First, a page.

A whole nickel!
Jude was rich.
Neither of us had ever had our hands on so much hard cash money at one time.
I looked around to see if any of the old men, who lingered around the store playing checkers and cards and chewing tobacco, had seen Jude. One old man lazily spit an arch of dark, brown liquid over the rail of the front porch, but nobody seemed to be paying any attention to us.
If any one of them had figured out what Jude had just found, they would have been quick to claim it as their own. But two dirt-poor kids weren’t worth focusing on when Skinny Woodbine was beating the socks off Berry Brinkers in checkers. The hoots and hollers coming from the porch would have made anyone who did not know them think Gabriel himself had just tooted his great horn and signaled the rapture.
“Hit’s been lyin’ thyar a spell, ain’t it?” I asked Jude, hoping he’d spend at least a little of it on me.
“Yes sah,” Jude whispered. “’N ain’t gonna do nobody a dern bit of good to say dey jes lost hit. Hit’s been layin’ in dat dirt jes waitin’ fer me to come ‘long ‘n snatch hit up. Gonna fetch you home, you liddle beauty.”
“Fetch hit home?” I asked disappointedly. “Ain’t ya gonna spend hit?”
“Naw, stupid. Sure as I teke dis nick’ul inta dat sto’, Old Tatom wud declare it wuz his. Dat ole goat sure ta say I stole it from his cash box, sho’ as de world. He say ain’t no nigger ebah had so mech as two cents ta rub ta’gatha. Yep. He ‘ud swear I stole it. So, I gonna teke dis babe home. Gonna keep dis fer a real rainy day. Till den, dis nick’ul gonna be mah gud luck piece. My lucky nick’ul!”
The gun had just been lying there waiting for us, too.
We found it in a ditch by the dirt road heading out of town. I say ‘we found it,’ but I was the one who saw the sun glint on the barrel and went to investigate. I was ahead of Jude, walking about fifteen steps in front of my brother and this high-yellow girl he’d picked up last night. They’d met at the juke joint where Jude played sometimes, when he needed money.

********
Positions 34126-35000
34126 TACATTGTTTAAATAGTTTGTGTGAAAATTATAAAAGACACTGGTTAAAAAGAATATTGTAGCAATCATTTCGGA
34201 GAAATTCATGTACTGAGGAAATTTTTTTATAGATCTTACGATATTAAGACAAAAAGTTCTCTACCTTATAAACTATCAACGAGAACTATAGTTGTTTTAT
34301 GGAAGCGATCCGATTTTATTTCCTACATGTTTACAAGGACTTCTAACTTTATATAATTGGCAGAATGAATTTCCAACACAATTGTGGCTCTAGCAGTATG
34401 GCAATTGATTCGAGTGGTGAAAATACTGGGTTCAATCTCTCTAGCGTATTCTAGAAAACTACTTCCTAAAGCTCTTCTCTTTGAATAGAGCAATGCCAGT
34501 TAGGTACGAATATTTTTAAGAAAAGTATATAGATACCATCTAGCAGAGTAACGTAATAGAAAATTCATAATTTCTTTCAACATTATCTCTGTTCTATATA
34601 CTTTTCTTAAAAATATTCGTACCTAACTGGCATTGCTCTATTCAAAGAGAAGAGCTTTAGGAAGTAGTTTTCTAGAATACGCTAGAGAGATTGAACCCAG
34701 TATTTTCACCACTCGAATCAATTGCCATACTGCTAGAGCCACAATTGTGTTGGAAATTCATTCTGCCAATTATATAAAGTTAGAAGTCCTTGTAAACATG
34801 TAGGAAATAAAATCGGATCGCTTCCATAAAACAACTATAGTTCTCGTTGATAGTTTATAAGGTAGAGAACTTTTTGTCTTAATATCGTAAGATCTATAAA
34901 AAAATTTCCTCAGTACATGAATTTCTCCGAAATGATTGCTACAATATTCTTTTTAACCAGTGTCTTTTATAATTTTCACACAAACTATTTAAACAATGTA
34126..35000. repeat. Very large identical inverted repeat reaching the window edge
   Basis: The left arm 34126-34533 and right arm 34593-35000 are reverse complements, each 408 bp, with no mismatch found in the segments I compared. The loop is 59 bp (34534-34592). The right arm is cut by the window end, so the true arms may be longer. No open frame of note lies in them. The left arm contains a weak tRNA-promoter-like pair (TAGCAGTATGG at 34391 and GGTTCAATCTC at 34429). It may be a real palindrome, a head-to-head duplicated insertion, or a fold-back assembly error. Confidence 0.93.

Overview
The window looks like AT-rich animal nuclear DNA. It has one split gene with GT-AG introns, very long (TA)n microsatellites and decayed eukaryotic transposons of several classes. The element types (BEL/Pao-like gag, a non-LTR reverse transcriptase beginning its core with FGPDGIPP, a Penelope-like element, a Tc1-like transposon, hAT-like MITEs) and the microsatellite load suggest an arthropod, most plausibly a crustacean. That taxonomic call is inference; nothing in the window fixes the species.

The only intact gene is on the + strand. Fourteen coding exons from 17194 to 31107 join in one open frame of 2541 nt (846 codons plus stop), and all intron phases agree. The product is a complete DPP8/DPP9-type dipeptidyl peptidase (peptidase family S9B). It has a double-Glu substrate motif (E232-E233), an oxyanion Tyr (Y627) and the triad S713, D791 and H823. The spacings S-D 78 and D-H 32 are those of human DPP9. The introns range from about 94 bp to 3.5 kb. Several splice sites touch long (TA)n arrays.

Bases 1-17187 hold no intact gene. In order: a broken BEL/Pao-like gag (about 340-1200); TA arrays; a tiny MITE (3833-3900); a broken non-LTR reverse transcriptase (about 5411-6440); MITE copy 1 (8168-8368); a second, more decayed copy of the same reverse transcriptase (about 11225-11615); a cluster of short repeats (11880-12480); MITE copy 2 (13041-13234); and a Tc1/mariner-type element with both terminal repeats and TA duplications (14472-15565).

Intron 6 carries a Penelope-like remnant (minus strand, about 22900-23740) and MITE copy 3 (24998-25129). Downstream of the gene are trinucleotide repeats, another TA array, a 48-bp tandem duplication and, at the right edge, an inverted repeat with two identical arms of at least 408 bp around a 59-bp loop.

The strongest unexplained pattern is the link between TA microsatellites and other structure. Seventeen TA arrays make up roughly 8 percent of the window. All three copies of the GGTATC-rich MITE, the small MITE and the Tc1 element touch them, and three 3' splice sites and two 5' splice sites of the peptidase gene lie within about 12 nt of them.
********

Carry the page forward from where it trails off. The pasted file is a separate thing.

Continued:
The two had been joined at the hip ever since.
I didn’t mind.
Jude most always had that kind of company. And new girls, ones who didn’t know him and were fooled by his charm, often put my brother in a good mood.
Sometimes though, the latest paramour would have the opposite effect on him.
I never figured out the whys, wherefores, or the whatevers that made him so, but with some new girls – Jude transformed into a monster. I studied on this a lot, but I was forever at a loss. Perhaps, it was just the chemistry of their personalities that made Jude seem nicer or that brought out the devil in him, for with some gals, it was like Jude had to prove himself, like he had to show them that he was indeed the ruler of his shabby kingdom.
Of course, I was his younger sister, meant to be tortured and cruelly used for the king’s pleasure. And whenever the king handed down a particularly mean decree, that girl he was with today, seemed to smile and delight in my pain.
Some girls weren’t like her.
Some didn’t like to see Jude mistreat me. With these girls, my brother acted like I was not there. He just ignored me.
I liked those times best, for I could bask in my big brother’s shadow without fear of penalty. I was like a pesky little fly that was brushed away, time after time, and not the unlucky one that was swatted flat because of its persistence, with those types of girls.
But this new one liked to see me hurt, so I gave her and Jude great distance. I made sure I was out of arm’s reach, that is, until I spotted the shiny thing in the grass by the road.
I couldn’t believe my eyes when I first saw the gun.